Using the key from the key safe I let myself into the hallway. A steep flight of stairs rises up in front of me; Angela is waiting at the top. I wave, introduce myself.
‘I’ll put my mask and things on in the hall,’ I tell her.
‘That’s right,’ she says. ‘The other nurse did that.’
Angela watches me carefully as I tie on the apron and mask. She’s propped up on an elbow crutch, the light from the maisonette kitchen a bright halo of white around her. Her glasses are enormous – great pale circles – accentuated by her bouffant hair and red lips. It’s like being scrutinised by a species of giant domestic fowl.
‘All done? Good! Into the living room…’
Despite the crutch and her advanced age she vaults the second set of stairs and is well-ahead of me by the time I reach the top.
‘Let’s sit at the table in the window,’ she says. ‘You there, me here.’
I’m already sweating. The room has a close, two-dimensional feel, like the set of a sitcom. Every time I say something I expect to hear canned laughter – except, I don’t get much opportunity, as Angela has all the lines, limiting me to a few nods and uh-hums. In fact, she’s so chatty I have to talk over her to ask a question, apologising for my interruption each time.
I’ve been sent round on a mission to get some clarity. Angela had been referred to us recently for care support and a little physio, but the therapist who did the initial assessment found that actually there was nothing for us to do, and with Angela’s agreement, ended the referral. But then Angela had rung the office to ask where all the help was. It had proved too difficult to figure things out on the phone – for reasons that are now becoming clear – so I was asked to attend.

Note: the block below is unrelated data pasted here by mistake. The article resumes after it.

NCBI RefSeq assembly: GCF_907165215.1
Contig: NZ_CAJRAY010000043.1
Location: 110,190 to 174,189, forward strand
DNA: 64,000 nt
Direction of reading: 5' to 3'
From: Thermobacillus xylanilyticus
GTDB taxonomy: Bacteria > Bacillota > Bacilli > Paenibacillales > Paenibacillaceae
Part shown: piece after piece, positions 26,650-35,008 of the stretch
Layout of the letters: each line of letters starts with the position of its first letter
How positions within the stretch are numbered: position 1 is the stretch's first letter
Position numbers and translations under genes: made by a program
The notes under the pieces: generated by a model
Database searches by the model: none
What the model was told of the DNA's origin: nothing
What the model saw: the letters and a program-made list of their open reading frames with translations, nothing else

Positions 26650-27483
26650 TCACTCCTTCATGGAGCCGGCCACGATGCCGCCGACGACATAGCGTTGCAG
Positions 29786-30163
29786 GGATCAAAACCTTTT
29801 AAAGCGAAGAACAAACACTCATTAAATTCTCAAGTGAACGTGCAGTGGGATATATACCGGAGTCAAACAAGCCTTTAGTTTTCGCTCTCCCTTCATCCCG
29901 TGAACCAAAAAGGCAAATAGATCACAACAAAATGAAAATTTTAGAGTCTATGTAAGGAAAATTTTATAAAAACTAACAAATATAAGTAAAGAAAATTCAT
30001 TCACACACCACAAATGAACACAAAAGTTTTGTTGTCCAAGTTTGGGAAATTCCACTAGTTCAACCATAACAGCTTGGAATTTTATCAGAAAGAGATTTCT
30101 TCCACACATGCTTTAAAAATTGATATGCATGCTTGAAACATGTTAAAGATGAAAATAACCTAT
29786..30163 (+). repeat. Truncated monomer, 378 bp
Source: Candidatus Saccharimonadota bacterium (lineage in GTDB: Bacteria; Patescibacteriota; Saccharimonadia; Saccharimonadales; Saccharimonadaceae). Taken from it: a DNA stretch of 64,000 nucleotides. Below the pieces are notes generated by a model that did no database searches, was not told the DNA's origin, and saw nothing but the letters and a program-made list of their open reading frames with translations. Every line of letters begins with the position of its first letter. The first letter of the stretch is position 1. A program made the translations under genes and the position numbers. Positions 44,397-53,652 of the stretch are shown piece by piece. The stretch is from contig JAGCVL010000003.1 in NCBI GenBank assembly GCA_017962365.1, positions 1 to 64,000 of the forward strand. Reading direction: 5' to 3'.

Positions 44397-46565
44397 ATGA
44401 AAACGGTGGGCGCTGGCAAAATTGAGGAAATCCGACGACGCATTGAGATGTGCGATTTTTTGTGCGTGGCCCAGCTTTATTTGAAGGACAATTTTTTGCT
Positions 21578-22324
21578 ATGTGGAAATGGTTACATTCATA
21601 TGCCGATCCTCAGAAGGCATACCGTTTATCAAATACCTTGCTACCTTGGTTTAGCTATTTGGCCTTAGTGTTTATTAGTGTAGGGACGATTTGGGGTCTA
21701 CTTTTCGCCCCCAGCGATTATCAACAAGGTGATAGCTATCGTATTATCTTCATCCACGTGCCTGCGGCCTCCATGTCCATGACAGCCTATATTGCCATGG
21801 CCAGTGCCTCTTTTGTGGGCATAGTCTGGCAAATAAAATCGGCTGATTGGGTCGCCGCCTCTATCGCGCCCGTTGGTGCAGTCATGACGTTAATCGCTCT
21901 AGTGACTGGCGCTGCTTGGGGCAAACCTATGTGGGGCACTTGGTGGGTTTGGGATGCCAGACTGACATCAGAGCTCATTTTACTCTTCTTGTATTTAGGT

‘Apologies for being déshabillé. You wouldn’t normally find me waltzing around in a dressing gown at half past ten in the morning,’ she says. ‘But everything’s been so muddled lately. I have this condition you see. Not exactly narcolepsy, but near as damn. Chronic Fatigue syndrome? There are lots of names for it, but it’s really neither here nor there. Take last night, for example. I read through the paper and decided what I wanted to watch. A documentary. On whales. And I settled down in my chair – which isn’t nearly as comfortable as you might think – and I turned on the television set to enjoy it. Well – you see – the next thing I know I’m opening my eyes and it’s half past four in the morning! And I wasn’t just awake, but absolutely and completely awake! So I got up, made myself something to eat, and then sat here at this table, and decided to do the crossword. I had just opened the dictionary to look up a word – I can’t remember which one – but that doesn’t matter – the point is, the next thing I knew, I was opening my eyes again and it was nine o’clock! I’d simply put my head on the dictionary and pfft! The lights had gone out! Well of course this isn’t at all unusual for me. This has happened quite a bit. The doctors are flummoxed. They’ve run all kinds of tests and things but nothing seems to stick….’
I can feel my eyes becoming heavy, too. In fact, I can’t think of anything better than putting my head down on the dictionary and snatching a few hours myself.
‘…I was always a bit of a live wire,’ she says, then stares at me. I’m worried for a second I might have had a microsleep and started snoring, but the moment passes.
‘What did you do before you retired?’ I manage to say, pathetically.
‘Private secretary,’ she says, with a proud snap of her jaws. ‘To an extremely high-profile businessman.’ She taps her nose and winks at me.
‘Goodness,’ I say.
‘Yes. It was a different time altogether. I was on the go from dawn to dusk. Angela! my friends would say to me. Angela! What’s your secret?’
‘And what was the secret?’
‘Oh – the usual! A steady nerve, a cool hand and sturdy boots.’